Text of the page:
## Solving the Equation: (x^2 + 3x + 2)^2 - 8(x^2 + 3x) - 4 = 0

This equation might look intimidating at first glance, but we can solve it using a strategic substitution and some algebraic manipulation. Here's how:

### 1. Simplify by Substitution

Let's substitute **y = x^2 + 3x**. This simplifies our equation to:

**y^2 - 8y - 4 = 0**

This is now a quadratic equation in terms of 'y'.

### 2. Solve the Quadratic Equation

We can solve for 'y' using the quadratic formula:

**y = (-b ± √(b^2 - 4ac)) / 2a**

Where a = 1, b = -8, and c = -4.

Plugging in the values:

**y = (8 ± √((-8)^2 - 4 * 1 * -4)) / 2 * 1**

**y = (8 ± √(80)) / 2**

**y = (8 ± 4√5) / 2**

**y = 4 ± 2√5**

We now have two possible solutions for 'y'.

### 3. Substitute Back and Solve for 'x'

Let's substitute back the original expression for 'y':

**Case 1: y = 4 + 2√5**

**(x^2 + 3x) = 4 + 2√5**

**x^2 + 3x - (4 + 2√5) = 0**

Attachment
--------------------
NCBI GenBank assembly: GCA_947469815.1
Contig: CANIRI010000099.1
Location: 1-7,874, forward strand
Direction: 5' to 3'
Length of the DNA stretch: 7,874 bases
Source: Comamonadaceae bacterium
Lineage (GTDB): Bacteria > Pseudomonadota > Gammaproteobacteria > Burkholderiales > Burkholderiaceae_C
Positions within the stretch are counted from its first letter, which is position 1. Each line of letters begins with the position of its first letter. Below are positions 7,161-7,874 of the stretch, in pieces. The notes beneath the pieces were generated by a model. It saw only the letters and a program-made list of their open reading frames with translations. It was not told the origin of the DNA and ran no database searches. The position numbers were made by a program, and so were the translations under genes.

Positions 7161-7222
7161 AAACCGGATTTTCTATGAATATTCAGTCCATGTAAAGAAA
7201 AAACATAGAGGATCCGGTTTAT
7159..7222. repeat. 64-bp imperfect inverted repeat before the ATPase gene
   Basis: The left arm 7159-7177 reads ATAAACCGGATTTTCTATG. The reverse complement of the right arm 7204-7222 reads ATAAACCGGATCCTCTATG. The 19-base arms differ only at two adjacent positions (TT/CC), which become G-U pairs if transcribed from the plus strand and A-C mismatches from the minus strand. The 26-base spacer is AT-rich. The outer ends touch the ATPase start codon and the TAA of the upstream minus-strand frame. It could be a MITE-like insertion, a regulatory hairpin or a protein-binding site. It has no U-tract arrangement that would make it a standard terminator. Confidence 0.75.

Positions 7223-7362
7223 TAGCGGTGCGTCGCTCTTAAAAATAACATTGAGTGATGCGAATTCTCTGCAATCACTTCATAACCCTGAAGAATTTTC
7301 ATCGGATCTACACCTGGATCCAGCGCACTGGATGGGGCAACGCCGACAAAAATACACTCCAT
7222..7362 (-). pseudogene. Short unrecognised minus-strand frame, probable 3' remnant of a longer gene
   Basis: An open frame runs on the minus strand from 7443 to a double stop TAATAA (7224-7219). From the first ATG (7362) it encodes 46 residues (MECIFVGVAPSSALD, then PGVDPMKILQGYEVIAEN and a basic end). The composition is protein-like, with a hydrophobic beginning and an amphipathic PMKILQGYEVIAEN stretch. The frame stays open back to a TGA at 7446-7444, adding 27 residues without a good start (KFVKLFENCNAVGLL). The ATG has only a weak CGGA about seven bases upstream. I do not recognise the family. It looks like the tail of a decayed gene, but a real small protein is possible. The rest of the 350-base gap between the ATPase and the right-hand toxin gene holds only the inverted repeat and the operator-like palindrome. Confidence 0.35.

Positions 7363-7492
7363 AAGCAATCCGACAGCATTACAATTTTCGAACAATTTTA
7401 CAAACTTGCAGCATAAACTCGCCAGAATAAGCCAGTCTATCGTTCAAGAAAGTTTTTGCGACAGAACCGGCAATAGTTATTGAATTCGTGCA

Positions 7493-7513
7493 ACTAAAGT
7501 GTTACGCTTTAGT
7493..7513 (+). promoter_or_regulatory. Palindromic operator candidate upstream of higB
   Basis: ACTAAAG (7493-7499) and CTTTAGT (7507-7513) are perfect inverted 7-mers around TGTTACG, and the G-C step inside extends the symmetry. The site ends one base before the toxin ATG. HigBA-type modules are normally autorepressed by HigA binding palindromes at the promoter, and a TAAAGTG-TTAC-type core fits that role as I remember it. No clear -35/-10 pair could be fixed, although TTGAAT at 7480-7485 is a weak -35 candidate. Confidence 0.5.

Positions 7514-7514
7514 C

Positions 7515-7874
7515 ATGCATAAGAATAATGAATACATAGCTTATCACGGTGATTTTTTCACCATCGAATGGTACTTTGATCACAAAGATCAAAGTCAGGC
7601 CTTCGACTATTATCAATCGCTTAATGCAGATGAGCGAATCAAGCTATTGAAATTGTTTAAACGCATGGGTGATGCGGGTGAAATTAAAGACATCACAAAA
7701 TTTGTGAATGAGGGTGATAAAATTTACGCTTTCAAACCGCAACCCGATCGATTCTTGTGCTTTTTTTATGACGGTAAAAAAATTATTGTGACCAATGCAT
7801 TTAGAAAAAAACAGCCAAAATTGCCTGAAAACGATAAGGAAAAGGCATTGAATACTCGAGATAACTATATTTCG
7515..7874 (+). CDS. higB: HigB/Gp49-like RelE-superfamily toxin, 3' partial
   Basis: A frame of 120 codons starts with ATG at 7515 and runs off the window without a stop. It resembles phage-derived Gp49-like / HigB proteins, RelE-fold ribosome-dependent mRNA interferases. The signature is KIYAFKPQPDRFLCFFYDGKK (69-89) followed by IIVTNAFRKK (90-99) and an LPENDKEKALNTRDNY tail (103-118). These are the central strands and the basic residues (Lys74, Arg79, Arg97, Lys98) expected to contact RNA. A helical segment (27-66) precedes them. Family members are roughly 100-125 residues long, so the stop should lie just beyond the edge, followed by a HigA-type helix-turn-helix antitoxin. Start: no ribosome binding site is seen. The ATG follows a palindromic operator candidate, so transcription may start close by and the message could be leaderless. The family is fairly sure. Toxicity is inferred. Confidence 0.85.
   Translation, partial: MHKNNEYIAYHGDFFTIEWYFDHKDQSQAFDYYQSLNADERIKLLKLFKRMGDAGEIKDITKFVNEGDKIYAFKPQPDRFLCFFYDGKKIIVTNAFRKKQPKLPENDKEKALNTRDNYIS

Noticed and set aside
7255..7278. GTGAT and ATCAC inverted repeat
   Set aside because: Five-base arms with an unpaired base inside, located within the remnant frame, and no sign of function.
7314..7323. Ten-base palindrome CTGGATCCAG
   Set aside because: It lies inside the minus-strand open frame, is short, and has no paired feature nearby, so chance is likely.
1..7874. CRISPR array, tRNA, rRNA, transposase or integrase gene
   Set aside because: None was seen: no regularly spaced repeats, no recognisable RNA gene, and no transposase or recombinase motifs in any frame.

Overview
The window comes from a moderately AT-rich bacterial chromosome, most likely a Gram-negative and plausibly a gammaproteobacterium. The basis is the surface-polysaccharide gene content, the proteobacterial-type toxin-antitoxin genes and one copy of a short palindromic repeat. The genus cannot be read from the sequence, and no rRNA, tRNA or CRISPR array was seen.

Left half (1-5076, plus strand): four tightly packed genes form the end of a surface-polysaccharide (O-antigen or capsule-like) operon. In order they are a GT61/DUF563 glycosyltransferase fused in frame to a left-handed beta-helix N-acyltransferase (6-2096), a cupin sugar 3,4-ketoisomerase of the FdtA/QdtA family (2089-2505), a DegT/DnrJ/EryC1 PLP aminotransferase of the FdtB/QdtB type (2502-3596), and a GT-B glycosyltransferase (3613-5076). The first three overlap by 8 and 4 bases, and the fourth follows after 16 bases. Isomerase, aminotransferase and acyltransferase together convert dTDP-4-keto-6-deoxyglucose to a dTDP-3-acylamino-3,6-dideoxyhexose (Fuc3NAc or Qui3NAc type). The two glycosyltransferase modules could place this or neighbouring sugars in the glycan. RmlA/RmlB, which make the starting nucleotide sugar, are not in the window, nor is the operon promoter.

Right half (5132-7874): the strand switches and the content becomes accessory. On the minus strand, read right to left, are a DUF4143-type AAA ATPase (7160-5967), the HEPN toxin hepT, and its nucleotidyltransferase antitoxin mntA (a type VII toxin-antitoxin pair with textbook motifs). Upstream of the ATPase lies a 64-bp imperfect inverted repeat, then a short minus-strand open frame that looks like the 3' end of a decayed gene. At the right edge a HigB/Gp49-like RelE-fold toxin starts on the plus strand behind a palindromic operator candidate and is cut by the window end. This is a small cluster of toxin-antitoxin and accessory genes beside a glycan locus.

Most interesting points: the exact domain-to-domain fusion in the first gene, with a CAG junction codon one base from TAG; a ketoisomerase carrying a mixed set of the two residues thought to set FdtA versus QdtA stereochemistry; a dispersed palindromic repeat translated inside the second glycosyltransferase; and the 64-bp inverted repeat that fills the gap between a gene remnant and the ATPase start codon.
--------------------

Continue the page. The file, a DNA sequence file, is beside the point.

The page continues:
This is a quadratic equation in terms of 'x'. We can solve it using the quadratic formula again, but the solutions will involve radicals.

**Case 2: y = 4 - 2√5**

**(x^2 + 3x) = 4 - 2√5**

**x^2 + 3x - (4 - 2√5) = 0**

Again, we can solve for 'x' using the quadratic formula.

### 4. Finding the Solutions

The solutions for 'x' in both cases will be the roots of the quadratic equations obtained after substituting back the values of 'y'. These solutions will involve radicals.

**In summary:**

- We simplified the equation using substitution.
- Solved the resulting quadratic equation for 'y'.
- Substituted back the original expression for 'y' and solved for 'x' using the quadratic formula.

This process will give you the four possible solutions for 'x' in the original equation.